Tate revives the reputation of the first US artist to win a Golden Lion at Venice.

Robert Rauschenberg was not yet 30 when he badgered the well established Willem de Kooning to donate a drawing to him. The older artist wasn’t keen to do so, but the outcome was to go down in the annals. Mark by mark, over several weeks, Rauschenberg carefully erased the master’s figurative study.

The result, a near blank sheet of paper in a gilded frame, can be seen at Tate Modern during the Robert Rauschenberg retrospective. It is the first survey of the artist’s work since his death in 2008. In fact, the first show of its kind for 20 years. The American painter, who doesn’t really fit with either the Ab Ex or the Pop movements of the last century, is very much an artist for our times.

Just take his 1955 work, Bed. Long before Tracey Emin installed the ruins of her bedroom at Tate in 1999, Rauschenberg incorporated his worn bedsheets and pillow case into a Pollock-esque action painting. Yet given his love of quotation and, as we’ve seen, appropriation, one imagines he might have enjoyed this later incarnation of one of his many ideas.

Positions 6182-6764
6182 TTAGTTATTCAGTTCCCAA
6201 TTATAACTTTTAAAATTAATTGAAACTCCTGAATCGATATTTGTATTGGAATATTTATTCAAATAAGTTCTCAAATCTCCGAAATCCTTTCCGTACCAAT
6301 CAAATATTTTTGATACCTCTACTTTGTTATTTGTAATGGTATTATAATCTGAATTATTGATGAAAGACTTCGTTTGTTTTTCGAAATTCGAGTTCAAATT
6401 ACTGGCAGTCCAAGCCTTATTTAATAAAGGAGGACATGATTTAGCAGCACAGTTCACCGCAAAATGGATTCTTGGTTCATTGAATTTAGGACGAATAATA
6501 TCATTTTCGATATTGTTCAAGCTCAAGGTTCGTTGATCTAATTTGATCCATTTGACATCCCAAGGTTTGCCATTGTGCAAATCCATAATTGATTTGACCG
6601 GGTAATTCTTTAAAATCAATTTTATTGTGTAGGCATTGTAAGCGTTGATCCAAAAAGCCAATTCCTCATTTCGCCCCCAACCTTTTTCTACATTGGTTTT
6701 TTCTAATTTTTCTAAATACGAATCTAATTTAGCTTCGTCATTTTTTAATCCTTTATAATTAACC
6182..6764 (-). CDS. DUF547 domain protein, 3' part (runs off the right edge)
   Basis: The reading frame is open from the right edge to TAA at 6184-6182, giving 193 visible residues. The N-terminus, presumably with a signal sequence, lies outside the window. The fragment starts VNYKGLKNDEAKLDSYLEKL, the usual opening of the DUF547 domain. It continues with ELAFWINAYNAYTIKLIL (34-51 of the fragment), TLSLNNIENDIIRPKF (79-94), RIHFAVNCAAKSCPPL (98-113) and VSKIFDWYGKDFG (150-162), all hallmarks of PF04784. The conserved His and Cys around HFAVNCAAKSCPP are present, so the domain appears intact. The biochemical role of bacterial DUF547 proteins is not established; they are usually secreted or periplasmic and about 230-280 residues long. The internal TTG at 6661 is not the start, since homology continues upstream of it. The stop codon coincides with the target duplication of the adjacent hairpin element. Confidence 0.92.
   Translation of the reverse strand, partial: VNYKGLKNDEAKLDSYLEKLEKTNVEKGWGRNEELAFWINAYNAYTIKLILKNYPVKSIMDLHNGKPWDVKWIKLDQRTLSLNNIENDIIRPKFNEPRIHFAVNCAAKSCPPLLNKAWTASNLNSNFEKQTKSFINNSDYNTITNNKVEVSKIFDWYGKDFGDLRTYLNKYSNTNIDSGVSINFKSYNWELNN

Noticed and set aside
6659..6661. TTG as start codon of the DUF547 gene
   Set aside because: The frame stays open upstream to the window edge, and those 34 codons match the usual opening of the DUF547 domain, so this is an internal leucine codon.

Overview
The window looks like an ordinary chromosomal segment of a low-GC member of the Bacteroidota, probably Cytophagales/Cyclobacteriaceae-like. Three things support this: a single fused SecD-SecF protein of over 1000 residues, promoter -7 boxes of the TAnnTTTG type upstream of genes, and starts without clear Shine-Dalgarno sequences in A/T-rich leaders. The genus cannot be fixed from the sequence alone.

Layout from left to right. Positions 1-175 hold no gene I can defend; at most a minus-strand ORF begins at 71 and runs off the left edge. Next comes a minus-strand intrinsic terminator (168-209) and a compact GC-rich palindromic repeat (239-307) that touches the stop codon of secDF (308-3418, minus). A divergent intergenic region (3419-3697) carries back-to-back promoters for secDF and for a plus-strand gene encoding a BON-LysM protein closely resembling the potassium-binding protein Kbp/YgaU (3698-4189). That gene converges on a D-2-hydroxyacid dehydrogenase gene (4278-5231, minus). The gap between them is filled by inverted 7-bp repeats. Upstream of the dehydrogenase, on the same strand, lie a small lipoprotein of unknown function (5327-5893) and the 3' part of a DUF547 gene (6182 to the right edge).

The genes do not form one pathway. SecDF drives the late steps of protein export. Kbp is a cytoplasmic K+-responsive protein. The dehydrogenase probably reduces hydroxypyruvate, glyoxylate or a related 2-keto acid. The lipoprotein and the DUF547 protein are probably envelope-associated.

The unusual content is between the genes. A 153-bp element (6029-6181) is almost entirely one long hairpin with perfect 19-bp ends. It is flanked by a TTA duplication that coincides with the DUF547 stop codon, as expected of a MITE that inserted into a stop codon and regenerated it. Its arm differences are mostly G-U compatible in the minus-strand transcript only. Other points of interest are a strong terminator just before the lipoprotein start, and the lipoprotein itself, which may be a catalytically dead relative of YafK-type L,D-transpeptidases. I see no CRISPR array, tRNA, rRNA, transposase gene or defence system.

In putting together this show, Tate and MoMA can have had few problems connecting their artist to the work of his contemporaries, and ours. From his ‘combines’ to his ‘cardboards’, Rauschenberg works in innovative seriies after innovative series. But he remains difficult to categorise.

He paints, he sculpts, he takes photos, he makes prints, and he has designed performances. You will hear him referred to as a neo Dada-ist. But, like Jasper Johns, he made work with an aesthetic pull that belies the critical intention of Dada or indeed neo Dada.

Rauschenberg’s career lasted six decades and his innovations lasted into the present century. So it makes as little sense to put him into a convenient box as, say, Picasso. One expects this comprehensive show could give the impression that America’s first artist to win the Golden Lion at Venice (in 1963) was one of his nation’s most substantial.

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